How Israel's Occupation Affects Palestinian Children


By Juan Cole



http://hnn.us/articles/987.html



Mr. Cole is professor of Middle Eastern and South

Asian History at the University of Michigan and author

of Sacred Space and Holy War (I.B. Tauris, 2002). His

website is: www.juancole.com.



Over one in five Palestinian children in the West Bank

and Gaza (22.5 percent) now suffers from chronic or

acute malnutrition. About one in five is anemic. This

mass of hungry humanity amounts to a population the

size of Minneapolis, about 380,000 kids.



Malnutrition in children makes them more likely to

contract life-threatening diseases. It permanently

reduces intelligence and vastly increases the rate of

attention deficit disorder. Women who were

malnourished in their youths have increased rates of

premature birth and high blood pressure in pregnancy.



The occupying power in the territories, Israel, enjoys

a per capita income of some $17,000 per year, higher

than Spain. In contrast, half of Palestinian families

must now borrow money just to buy food.



Palestinian terrorists certainly bear a great deal of

the blame for this tragedy, insofar as their horrific

actions against innocent Israeli civilians have

understandably led Israel to close its borders to

Palestinian laborers. Unemployment is a prime source

of the problem.



Yet, while the scourge of terrorism in Israel has been

unspeakable, none of it has been committed by toddlers

or infants. Prime Minister Ariel Sharon's current

lockdown of the entire population of the West Bank is

a massive form of collective punishment that has

worsened the problem. As the occupying power, Israel

cannot escape responsibility for seeing that its

colonial subjects are at least fed.



The specter of a rich occupying country presiding over

a famished subject population is not unusual in

history. Nobel Prize winner Amartya Sen has pointed

out that colonial and other undemocratic governments

often allow hunger and famines, since they are

insulated from popular protest.



Famously, even in the midst of the Great Hunger in

Ireland of 1845 through 1850, eight ships a day left

Ireland carrying exports of wheat, barley, oats, beef,

pork, butter and eggs, sent abroad by British

landlords while their peasants starved.



The French, who ruled Algeria 1830 to 1962, claimed to

be on a "civilizing mission" to their subjects. Yet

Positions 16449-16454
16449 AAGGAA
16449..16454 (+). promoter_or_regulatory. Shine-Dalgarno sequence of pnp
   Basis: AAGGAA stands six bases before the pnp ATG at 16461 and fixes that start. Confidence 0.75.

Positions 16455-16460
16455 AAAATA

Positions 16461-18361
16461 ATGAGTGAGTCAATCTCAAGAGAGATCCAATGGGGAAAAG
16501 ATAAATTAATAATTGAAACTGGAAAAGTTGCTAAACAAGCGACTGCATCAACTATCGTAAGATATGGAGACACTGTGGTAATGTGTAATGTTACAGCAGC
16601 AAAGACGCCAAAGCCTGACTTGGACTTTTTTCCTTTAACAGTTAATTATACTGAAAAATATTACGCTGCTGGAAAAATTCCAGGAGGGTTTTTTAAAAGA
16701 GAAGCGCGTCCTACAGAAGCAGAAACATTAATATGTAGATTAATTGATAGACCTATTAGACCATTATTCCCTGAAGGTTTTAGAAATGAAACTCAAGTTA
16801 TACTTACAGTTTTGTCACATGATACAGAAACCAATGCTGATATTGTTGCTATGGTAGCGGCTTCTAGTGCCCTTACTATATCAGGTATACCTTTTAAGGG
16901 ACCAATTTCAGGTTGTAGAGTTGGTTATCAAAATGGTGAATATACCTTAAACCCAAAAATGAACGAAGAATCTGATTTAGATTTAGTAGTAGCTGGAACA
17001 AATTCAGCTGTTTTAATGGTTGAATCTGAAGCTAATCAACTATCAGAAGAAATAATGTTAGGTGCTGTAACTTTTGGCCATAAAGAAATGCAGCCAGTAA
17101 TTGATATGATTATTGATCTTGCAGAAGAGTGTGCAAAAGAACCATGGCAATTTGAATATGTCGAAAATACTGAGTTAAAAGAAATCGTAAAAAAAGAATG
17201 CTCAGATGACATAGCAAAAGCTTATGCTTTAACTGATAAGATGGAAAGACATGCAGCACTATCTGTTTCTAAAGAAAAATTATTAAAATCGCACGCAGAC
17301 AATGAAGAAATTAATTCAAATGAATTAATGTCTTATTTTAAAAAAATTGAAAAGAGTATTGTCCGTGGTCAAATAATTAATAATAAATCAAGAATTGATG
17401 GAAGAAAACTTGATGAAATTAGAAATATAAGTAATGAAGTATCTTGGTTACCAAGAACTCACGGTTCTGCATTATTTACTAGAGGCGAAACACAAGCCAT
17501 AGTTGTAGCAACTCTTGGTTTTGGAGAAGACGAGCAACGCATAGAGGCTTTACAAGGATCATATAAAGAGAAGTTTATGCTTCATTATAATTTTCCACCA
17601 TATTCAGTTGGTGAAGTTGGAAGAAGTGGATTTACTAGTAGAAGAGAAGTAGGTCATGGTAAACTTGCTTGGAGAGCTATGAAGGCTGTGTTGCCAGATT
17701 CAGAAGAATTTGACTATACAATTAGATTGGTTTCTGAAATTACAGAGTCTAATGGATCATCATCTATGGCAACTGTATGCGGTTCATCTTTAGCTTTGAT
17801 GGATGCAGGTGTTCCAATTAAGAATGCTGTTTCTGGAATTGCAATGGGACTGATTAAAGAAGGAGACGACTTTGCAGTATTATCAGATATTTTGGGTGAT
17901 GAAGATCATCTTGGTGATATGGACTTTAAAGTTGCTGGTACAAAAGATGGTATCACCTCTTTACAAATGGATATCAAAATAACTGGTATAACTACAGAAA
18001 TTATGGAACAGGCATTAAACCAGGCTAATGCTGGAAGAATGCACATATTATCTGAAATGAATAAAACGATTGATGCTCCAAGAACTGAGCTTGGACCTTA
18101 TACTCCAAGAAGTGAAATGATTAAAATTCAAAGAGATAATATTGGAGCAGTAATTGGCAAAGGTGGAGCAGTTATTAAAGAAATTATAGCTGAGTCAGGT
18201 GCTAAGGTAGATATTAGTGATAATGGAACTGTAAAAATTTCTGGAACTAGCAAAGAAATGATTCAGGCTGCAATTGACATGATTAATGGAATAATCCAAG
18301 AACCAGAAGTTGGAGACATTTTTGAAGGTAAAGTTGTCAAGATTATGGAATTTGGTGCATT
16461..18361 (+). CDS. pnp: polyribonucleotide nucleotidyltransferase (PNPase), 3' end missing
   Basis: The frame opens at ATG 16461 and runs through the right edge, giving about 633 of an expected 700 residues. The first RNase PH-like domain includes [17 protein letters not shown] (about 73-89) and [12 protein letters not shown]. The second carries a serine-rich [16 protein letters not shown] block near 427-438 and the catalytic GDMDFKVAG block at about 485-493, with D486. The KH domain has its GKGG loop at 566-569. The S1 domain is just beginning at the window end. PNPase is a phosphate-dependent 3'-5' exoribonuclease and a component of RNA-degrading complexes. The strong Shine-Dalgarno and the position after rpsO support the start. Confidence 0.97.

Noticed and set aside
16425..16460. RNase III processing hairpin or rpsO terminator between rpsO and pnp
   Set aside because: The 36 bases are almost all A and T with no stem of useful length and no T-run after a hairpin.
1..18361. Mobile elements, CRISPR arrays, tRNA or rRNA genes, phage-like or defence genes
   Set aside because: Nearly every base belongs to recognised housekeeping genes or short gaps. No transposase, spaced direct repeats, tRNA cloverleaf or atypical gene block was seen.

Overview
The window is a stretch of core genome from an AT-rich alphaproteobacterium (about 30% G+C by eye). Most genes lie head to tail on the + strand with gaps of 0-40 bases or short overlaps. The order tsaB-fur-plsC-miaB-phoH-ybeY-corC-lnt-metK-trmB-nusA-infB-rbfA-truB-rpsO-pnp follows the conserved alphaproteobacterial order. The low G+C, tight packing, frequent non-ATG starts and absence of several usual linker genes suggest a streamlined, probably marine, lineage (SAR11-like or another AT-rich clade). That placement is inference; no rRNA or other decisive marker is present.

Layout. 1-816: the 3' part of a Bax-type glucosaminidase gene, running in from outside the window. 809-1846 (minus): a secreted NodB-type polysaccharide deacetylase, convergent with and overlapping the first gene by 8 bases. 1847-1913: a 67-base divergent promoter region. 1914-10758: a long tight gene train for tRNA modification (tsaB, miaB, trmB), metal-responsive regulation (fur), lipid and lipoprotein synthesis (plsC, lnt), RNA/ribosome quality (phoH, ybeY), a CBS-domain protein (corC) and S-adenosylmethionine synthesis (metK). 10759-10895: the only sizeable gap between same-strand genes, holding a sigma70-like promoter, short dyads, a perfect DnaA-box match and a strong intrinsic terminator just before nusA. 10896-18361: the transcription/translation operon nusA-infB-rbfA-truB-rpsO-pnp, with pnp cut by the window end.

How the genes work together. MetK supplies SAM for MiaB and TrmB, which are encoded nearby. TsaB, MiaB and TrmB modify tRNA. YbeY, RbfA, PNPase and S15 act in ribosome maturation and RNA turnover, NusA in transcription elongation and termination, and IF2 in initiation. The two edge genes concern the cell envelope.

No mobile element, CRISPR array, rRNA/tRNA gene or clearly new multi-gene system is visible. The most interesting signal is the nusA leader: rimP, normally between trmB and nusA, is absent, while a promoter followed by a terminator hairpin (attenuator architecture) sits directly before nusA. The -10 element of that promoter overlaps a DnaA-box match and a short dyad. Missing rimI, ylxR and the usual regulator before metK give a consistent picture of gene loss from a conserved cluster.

their policies of selling grain reserves on the world

market led to a massive famine in the late 1860s when

droughts produced starvation and pestilence.



Only the intervention of the French colonial

authorities could have forestalled the deaths of

thousands, but such officials have often maintained in

history that they bear no responsibility for averting

famine deaths. Some 300,000 Algerians died of hunger

or of the consequent disease outbreaks.



In Sen's classic case, the British civil service in

India failed to stop the starvation of three million

Bengalis in 1943. He argues that famine is not caused

by lack of food, but by an increased inability of the

poor to afford it. Only government intervention, he

argues, can stop such a tragedy.



That Palestinian children are not going so far as

actually to die from their hunger in great numbers has

helped conceal the depth of the crisis. Israel has

ruled the West Bank and Gaza since it conquered them

in 1967, and cannot disclaim responsibility for a

population still under its military rule. A

Palestinian Authority constantly under attack and

immobilized cannot be expected to do hunger relief.



A wealthy and militarily powerful Israel is

responsible under the Fourth Geneva Convention of 1949

to see that persons living under its occupation are

not harmed. Letting 380,000 children go chronically or

acutely hungry is a serious violation of international

law.



Since the United States still gives Israel billions of

dollars every year and has acquiesced in the current

West Bank reoccupation and curfew, it also bears a

responsibility for this tragedy. The Palestine issue

has dropped out of news coverage, and even when it is

noticed the focus is on strutting adult male

politicians and military men. Will anyone speak for

the children?




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